Yemeni authorities force local Al Jazeera station to close

    

The Yemeni government should allow the Qatari broadcaster Al-Jazeera to immediately reopen its Taiz office, and permit journalists in Yemen to do their jobs unencumbered, the Committee to Protect Journalists said today. Soldiers acting on orders from the Taiz Governorate Security Committee closed the office yesterday, according to Saeed Thabit Saeed, director of Al-Jazeera in Yemen.

A video posted on Al-Jazeera Yemen's Facebook page shows men with guns dressed in military fatigues and red berets bearing the Yemeni military insignia at the channel's Taiz bureau. Saeed told CPJ the group showed up, and demanded that the office close.

The Taiz Security Committee said in a statement, which Al-Jazeera later published in an abridged format, that it ordered the Taiz offices to close because of the channel's alleged attempts to create divisions between legitimate authorities," referring to the Aden-based government, and the Saudi Arabia-led coalition, which supports the government. The committee also cited Al-Jazeera's negative coverage of the Yemeni Army's campaign against the Ansar Allah movement, commonly known as the Houthis, as a reason for the bureau's closure.

Yemen's journalists are already operating in unprecedented danger, and international journalists have very little access to the country," CPJ Middle East and North Africa Program Coordinator Sherif Mansour said from Washington, D.C. "For authorities to stop an international outlet in a frontline city from broadcasting is tantamount to silencing the country's few remaining voices, and mirrors the practices long seen in Houthi-controlled areas. Authorities must immediately allow Al-Jazeera's journalists in Taiz to resume work."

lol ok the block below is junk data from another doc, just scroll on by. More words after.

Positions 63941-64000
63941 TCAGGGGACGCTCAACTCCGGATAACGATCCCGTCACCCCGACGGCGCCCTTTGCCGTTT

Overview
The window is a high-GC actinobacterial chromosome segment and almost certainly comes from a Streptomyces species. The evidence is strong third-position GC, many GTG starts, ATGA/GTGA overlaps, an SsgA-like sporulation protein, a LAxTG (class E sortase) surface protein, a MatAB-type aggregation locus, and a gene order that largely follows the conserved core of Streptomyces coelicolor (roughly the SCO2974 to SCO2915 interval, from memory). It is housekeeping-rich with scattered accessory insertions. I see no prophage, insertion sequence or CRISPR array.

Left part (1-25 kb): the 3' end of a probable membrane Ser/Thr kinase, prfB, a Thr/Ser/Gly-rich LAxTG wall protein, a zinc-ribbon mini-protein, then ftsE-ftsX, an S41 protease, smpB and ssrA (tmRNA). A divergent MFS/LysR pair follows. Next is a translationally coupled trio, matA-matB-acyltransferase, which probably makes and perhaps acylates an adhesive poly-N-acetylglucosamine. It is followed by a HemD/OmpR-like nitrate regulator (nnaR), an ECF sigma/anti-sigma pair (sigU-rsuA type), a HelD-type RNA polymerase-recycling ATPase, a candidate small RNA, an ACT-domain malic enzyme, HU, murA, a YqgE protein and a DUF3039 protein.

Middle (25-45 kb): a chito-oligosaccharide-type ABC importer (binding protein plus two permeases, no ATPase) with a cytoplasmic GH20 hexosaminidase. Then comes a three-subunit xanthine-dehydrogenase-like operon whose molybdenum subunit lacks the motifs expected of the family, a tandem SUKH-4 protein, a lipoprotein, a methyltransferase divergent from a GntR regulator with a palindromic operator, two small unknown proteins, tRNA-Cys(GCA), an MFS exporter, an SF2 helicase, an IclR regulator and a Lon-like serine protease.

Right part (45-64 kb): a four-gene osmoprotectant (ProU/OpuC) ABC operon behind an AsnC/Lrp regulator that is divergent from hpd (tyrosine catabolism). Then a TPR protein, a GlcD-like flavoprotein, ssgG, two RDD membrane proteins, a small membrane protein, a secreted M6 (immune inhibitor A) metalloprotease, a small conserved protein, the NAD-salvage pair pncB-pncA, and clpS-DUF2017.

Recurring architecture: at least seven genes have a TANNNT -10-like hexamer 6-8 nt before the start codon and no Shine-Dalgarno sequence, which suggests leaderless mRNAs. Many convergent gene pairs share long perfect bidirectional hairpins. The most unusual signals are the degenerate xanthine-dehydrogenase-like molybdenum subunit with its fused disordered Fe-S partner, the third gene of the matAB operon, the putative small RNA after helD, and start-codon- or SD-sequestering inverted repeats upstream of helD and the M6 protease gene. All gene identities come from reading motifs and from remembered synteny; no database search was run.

The Taiz security directorate media office did not immediately respond to CPJ's request for comment. CPJ was unable to locate contact information for the Taiz security committee.

Saeed told CPJ that, based on multiple sources, he believes the closure is a result of pressure from the governments of Saudi Arabia and the United Arab Emirates, both of which support the internationally recognized government based in Aden and its allies.

CPJ was unable to confirm Saeed's allegation.

The Saudi Embassy in Washington DC and the Ministry of Defense in Riyadh did not immediately respond to requests for comment, sent via email and the ministry's website respectively. A phone call to the UAE Embassy in Washington DC's media office was not immediately returned.

Saudi Arabia closed Al-Jazeera's bureau in the kingdom last year following a diplomatic dispute between Qatar and several other countries in the region. Both Saudi Arabia and the UAE, along with Bahrain and Egypt, blocked Al Jazeera's website in their countries, alleging that the broadcaster is an arm of the Qatari state, according to news reports.

Saeed said that authorities have only closed the channel's Taiz office, but bureaus throughout territory controlled by the Yemeni government have received threats from unknown sources. 

Saudi Arabia leads a coalition of other Arab states and Senegal in a military coalition against the Houthi movement, which controls territory in the country's North and West as well as the capital Sanaa. Until last year, the group also controlled Taiz. The coalition, which receives arms and assistance such as mid-air refueling from the U.S., has killed a number of journalists since it began bombing Yemen in 2015, CPJ has documented.

 

At least two journalists were killed in Yemen in 2017, both in Taiz, and Houthi forces continue to detain and target independent journalists operating in areas under their control. Additionally, the Saudi-led coalition has barred nearly all international journalists from entering the country, including a crew for the U.S. television show "60 Minutes" in November 2017, CBS reported.

 

 

 

 

 

 

 

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